After leaving the second group, I got a job outside of my home, wore pants, dated and married my husband, finished law school, and slowly began to enjoy my life. Nothing but faith in the work of Christ set me apart as special or having a better standing with God. I no longer belonged to a select group that prided itself on its special knowledge or legalistic practices. I was “just” a Christian. The simplicity felt scary and too good to be true, but what I found in scripture led me to just keep pressing into this and to turn from the pride of thinking I could be better than other Christians or merit more of God’s affection.
I continued to struggle with doubts, but the worst part was I felt like I couldn’t talk to anyone about them. I thought my questions were indicative of something deeply and darkly wrong with me, something that I should just ignore as rebellious unbelief. I had heard my pastor say over and over again in order to shut us up, “You don’t need to understand. You need to stand under,” and I thought God was just like that, angrily dragging me around and scolding me whenever I asked a question.
I treated those doubts and questions like the contents of a cluttered closet of things that have no home, that no one wants to sort through, and I tried not to think about them, afraid that the doubts would take over. Perhaps I would become their next victim and would walk away from Christianity completely. But eventually, my curiosity and desire for truth overrode my fear, and I just kept reading the Bible straight through, digging into all my scary questions and doubts. God kept on showing up in those pages, answering in unmistakable ways.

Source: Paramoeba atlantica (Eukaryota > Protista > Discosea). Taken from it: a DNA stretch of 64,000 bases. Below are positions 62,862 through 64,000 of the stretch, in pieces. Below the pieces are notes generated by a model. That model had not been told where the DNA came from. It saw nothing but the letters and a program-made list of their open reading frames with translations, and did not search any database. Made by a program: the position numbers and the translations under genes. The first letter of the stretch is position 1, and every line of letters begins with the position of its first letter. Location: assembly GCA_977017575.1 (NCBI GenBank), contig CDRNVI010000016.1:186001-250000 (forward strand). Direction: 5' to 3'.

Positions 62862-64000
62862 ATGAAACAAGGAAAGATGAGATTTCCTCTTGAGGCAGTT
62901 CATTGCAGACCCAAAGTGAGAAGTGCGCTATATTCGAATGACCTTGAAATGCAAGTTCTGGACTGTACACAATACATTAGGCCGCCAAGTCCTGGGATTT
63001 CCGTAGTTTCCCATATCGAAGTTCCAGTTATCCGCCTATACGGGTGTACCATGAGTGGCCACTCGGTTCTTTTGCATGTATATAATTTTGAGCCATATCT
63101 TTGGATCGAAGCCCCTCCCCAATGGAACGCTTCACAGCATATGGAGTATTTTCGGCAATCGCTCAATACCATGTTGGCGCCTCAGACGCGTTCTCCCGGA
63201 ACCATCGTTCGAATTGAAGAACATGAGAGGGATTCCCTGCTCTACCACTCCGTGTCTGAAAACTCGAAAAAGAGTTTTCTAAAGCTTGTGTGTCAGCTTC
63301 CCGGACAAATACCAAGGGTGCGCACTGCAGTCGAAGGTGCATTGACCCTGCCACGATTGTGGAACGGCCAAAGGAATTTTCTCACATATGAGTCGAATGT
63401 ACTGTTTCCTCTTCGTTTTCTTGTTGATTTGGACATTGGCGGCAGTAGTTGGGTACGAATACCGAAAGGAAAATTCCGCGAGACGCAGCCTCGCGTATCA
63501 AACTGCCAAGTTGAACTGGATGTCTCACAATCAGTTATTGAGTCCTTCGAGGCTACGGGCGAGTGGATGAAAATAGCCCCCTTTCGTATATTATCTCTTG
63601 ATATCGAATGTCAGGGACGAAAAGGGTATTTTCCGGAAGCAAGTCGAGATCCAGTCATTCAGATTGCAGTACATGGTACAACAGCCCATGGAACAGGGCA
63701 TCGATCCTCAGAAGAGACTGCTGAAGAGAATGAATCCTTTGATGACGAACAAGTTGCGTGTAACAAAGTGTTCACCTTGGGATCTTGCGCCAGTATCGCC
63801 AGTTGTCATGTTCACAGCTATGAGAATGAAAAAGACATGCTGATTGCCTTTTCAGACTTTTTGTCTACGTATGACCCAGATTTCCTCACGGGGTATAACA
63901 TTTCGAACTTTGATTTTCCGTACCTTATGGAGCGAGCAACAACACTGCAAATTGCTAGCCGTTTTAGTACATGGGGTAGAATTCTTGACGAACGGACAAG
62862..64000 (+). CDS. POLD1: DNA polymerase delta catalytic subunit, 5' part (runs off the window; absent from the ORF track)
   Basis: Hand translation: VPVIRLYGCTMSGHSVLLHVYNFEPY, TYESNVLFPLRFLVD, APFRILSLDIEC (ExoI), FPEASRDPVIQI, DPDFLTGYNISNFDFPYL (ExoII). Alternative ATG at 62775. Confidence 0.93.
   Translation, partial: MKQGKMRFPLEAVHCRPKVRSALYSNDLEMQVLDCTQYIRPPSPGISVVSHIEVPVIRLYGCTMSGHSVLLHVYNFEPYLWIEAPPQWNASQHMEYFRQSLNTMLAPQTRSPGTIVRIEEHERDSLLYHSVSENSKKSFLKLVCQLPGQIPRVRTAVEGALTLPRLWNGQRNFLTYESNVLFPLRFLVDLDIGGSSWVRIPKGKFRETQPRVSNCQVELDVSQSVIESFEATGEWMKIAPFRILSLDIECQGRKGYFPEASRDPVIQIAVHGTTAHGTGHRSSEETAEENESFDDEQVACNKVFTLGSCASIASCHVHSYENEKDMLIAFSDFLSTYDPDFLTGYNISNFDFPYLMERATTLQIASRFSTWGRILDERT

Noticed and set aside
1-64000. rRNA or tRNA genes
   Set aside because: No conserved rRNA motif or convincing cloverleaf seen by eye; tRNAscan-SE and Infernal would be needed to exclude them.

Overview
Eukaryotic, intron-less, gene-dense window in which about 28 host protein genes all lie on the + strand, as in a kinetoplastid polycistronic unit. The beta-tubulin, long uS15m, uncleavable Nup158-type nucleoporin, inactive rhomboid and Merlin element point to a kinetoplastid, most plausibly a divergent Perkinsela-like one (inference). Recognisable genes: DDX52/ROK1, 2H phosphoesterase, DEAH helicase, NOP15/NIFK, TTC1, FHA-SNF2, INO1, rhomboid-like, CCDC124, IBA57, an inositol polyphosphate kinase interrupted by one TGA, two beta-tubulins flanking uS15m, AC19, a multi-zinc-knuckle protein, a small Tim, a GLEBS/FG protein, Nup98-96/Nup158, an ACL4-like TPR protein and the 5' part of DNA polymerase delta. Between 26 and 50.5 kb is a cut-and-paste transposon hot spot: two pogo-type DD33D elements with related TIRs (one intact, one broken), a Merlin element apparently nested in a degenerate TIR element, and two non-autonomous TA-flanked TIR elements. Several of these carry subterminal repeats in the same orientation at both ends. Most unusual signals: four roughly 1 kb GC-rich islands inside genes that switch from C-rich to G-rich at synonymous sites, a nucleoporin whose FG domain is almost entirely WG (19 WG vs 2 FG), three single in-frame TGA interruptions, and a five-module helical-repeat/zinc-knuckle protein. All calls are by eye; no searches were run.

Just a year or two after leaving the cult, I took a philosophy of law class where we looked at different ideas from various philosophers and questioned them until their premises fell apart. Christian philosophy, I noticed, stood up under scrutiny. I learned in that class that God could handle my questions. (Although that was not the point of the course, whatsoever!) I was thrilled to learn this, and I asked God questions all the time after that, mostly praying about things I read in the Bible, and asking for understanding. I remember telling one of my professors that I just like to ask God questions, and he cautioned me that I wouldn’t always get an answer, but that didn’t discourage me at all. I was just happy to know I could freely ask!
I was still unsteady and struggling in my faith, but two things shifted dramatically in my life that brought deeper stability. I learned to read scripture methodically, in context, as a cohesive book about God and his plan of redemption from Genesis to Revelation. We also moved to a new state and settled into a community with other like-minded believers, where I felt safe to share in my struggles. Over time, I became more stable in my faith, as I learned to read the Bible in context, but also as I learned to trust a believing community once again, as we studied and shared in life together.
The proper understanding of scripture and how to read it began to transform and heal my heart in innumerable ways. I stopped focusing on myself and my own ability to conjure faith and began to look at what Christ did for me. I started to understand that it was not the strength of my faith, but it was the object of my faith that saved me. Passages in the New Testament where Jesus spoke of faith took on new meaning, and I began to lean more and more heavily on the grace of God—something the cult taught me I should need less and less as I matured in my faith. I also began to see everything so much more clearly, and the Bible made sense as a unified whole. It also ceased to be a mystical document, almost like a spell book, and something I had difficulty studying without an emotional “quiet time” experience attached to it.